Lakeside Fellowship Blog

Session 4: Postmodern Epistemology

by Administrator 27. October 2015 07:19
Love the Lord your God with all your heart and with all your soul and with all your mind and with all your strength  ~Mark 12:30Writing about Session: 4 Postmodern Epistemology, John Feldman shares his thoughts on one of the discussion questions. Discussion question #8: In what ways would having a subjective or relative worldview cause you despair? Simply stated, a relative worldview is one in which truth is defined by some group; in a subjective worldview, the individual defines his or her own truth. My Christian worldview is that there is one God and Creator who is all-knowing, ever-present, all-powerful, holy, righteous, just, and unchanging. I am a child of the one God and my future is settled and secured by Jesus’ finished work on the cross. He loved me so much that He sent his only Son so that through believing in Him, I am saved. The result of my worldview is the opposite of despair – it gives me peace, joy, love, comfort, satisfaction, and confidence. I have to admit, it is difficult to imagine living in a world (view) where truth is defined by some group of flawed humans. Groups of humans are usually pretty dysfunctional. United Nations, Congress, legislatures, city councils, church boards, committees, families, and groups of friends or neighbors all have one thing in common - they are made up of humans. These are flawed individuals with their own agendas, transient opinions, and less than perfect communications. Trying to stay current with and adapt to the ever-changing truth defined by some group of flawed individuals would be a tiring and ultimately impossible challenge. Yesterday’s “truth” is now passé and might actually be offensive to the group today. But I should have known that, right? My group’s truth is different than your group’s truth. See any trouble there? Maybe it would be easier living in a world (view) defined by my own version of truth. There may be a few problems to overcome. Sometimes, I have a hard time making decisions (defining truth). I am usually a fair person – except early mornings when I’m pretty self-centered. I am pretty wise; I have fewer lapses in judgment than I did 30 years ago. I’m fairly holy except in some areas I don’t often talk about. Would I want to rely on the truth determined by me or by the Designer and Creator of the universe? I will stick with letting Him define truth – He will anyway, regardless of what I think.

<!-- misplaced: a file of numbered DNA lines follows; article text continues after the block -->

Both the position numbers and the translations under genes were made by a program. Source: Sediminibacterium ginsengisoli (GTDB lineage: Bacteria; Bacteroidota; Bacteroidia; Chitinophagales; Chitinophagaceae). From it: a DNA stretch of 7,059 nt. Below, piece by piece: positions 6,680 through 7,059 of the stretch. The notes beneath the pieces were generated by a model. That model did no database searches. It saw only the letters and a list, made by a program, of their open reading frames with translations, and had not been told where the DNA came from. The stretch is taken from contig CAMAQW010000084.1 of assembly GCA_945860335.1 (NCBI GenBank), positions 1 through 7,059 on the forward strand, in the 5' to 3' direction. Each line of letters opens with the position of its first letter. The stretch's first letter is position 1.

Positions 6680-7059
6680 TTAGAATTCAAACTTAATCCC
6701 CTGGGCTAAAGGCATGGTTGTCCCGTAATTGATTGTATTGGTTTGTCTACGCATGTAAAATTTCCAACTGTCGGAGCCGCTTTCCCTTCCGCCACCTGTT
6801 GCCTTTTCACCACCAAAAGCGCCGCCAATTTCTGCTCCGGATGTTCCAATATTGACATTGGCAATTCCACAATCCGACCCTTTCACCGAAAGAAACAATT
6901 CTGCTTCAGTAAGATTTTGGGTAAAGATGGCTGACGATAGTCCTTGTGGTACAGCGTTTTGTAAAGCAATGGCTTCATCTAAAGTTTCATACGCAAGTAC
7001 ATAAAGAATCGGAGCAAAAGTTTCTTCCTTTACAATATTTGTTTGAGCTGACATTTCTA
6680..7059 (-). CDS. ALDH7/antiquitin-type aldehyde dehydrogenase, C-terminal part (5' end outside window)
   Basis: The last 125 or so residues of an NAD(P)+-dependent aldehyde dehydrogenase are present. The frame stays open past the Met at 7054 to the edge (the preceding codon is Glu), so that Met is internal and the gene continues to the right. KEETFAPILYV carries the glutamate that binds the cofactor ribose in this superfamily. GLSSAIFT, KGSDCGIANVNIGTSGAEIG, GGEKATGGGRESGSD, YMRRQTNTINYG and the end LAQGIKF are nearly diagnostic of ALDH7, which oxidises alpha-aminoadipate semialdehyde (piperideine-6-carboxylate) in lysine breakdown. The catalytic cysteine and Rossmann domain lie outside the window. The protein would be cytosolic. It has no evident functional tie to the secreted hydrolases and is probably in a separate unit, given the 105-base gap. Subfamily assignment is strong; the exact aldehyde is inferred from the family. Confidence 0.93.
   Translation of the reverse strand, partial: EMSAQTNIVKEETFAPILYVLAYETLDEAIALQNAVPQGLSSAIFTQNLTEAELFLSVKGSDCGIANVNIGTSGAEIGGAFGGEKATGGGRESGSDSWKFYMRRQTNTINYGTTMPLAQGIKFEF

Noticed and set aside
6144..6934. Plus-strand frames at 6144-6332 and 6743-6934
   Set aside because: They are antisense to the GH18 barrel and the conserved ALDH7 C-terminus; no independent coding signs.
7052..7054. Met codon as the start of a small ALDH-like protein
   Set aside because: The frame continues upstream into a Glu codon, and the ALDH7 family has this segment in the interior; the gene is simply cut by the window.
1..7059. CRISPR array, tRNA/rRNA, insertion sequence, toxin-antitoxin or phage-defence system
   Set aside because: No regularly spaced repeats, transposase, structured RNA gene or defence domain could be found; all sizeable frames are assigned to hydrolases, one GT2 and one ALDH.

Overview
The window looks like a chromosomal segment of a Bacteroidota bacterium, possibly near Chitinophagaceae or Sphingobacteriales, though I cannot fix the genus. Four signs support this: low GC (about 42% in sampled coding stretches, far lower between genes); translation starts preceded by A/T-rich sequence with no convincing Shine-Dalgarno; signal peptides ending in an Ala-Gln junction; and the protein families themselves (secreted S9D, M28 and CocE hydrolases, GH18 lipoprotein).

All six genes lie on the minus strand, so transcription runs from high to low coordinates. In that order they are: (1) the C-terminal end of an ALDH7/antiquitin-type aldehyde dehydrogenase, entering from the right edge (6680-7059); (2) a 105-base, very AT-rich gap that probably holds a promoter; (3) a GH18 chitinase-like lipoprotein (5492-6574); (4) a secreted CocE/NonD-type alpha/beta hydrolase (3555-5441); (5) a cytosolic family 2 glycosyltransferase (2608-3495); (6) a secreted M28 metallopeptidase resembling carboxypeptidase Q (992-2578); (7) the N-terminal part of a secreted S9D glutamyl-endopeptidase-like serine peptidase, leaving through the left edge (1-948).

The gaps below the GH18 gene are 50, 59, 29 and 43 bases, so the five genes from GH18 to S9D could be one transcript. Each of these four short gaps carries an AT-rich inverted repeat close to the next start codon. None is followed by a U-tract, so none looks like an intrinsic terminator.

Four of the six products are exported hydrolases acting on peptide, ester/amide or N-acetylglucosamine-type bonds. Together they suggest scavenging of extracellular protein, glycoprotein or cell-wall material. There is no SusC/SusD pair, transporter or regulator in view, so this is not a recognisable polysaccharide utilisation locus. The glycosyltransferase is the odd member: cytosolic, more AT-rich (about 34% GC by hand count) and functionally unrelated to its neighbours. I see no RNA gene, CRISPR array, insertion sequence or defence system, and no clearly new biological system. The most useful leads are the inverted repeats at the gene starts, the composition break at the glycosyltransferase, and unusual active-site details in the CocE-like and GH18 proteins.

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Session 3: Categories of Theology

by Administrator 11. October 2015 10:09
Love the Lord your God with all your heart and with all your soul and with all your mind and with all your strength  ~Mark 12:30Writing about Session: 3 Categories of Theology, Craig Sparks shares his thoughts on one of the discussion questions. Discussion question #2: Some Christian apologists (often called Classical apologists) believe that using the Bible to convince an unbeliever of a Christian worldview is impossible because the unbeliever does not believe the Bible. Do you believe that this is true? No, not all unbelievers reject or oppose the bible. Some unbelievers have just not been exposed to the truth in the Bible. They have not had someone in their life or a believing church cross their path to encourage them to read and understand the truth that the Bible holds. Additionally, many religions and churches do not encourage individuals to open a Bible and read what it has to say and understand it, let alone apply it directly to their lives. Many churches hold fast to traditions and fail to adequately teach and encourage each member/attendee to see what the Word of God has to provide for their life. I am an example of this. Where I grew up there were predominantly Catholic and Lutheran churches. These religions and churches were, and still are, all about tradition. I did not understand what the traditions meant; I just knew how to follow them. I definitely did not understand the Biblical truth that Jesus died on the cross for my sins. All I needed was for God to show me the path he had for me and to put someone like Tony and Theresa O’Tool in my life to lead me to a church like Lakeside that was different. A church that believes and teaches solely what God’s Word has to say. This is a great reminder for me and should be to all of us to be comfortable and relaxed about approaching others and sharing our testimony about how God provided a way through Jesus Christ for our sins to be washed away and forgiven completely. Many people are just waiting to see that there is a different option in church than what their “normal” has taught them. God maybe have put me or you in someone’s path recently. Don’t ignore the Holy Spirit guiding you to talk to someone. Romans 3:23-24 “for all have sinned and fall short of the glory of God, and are justified freely by his grace through redemption that came by Christ Jesus.”

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Session 2: Defining Theology

by Administrator 7. October 2015 04:56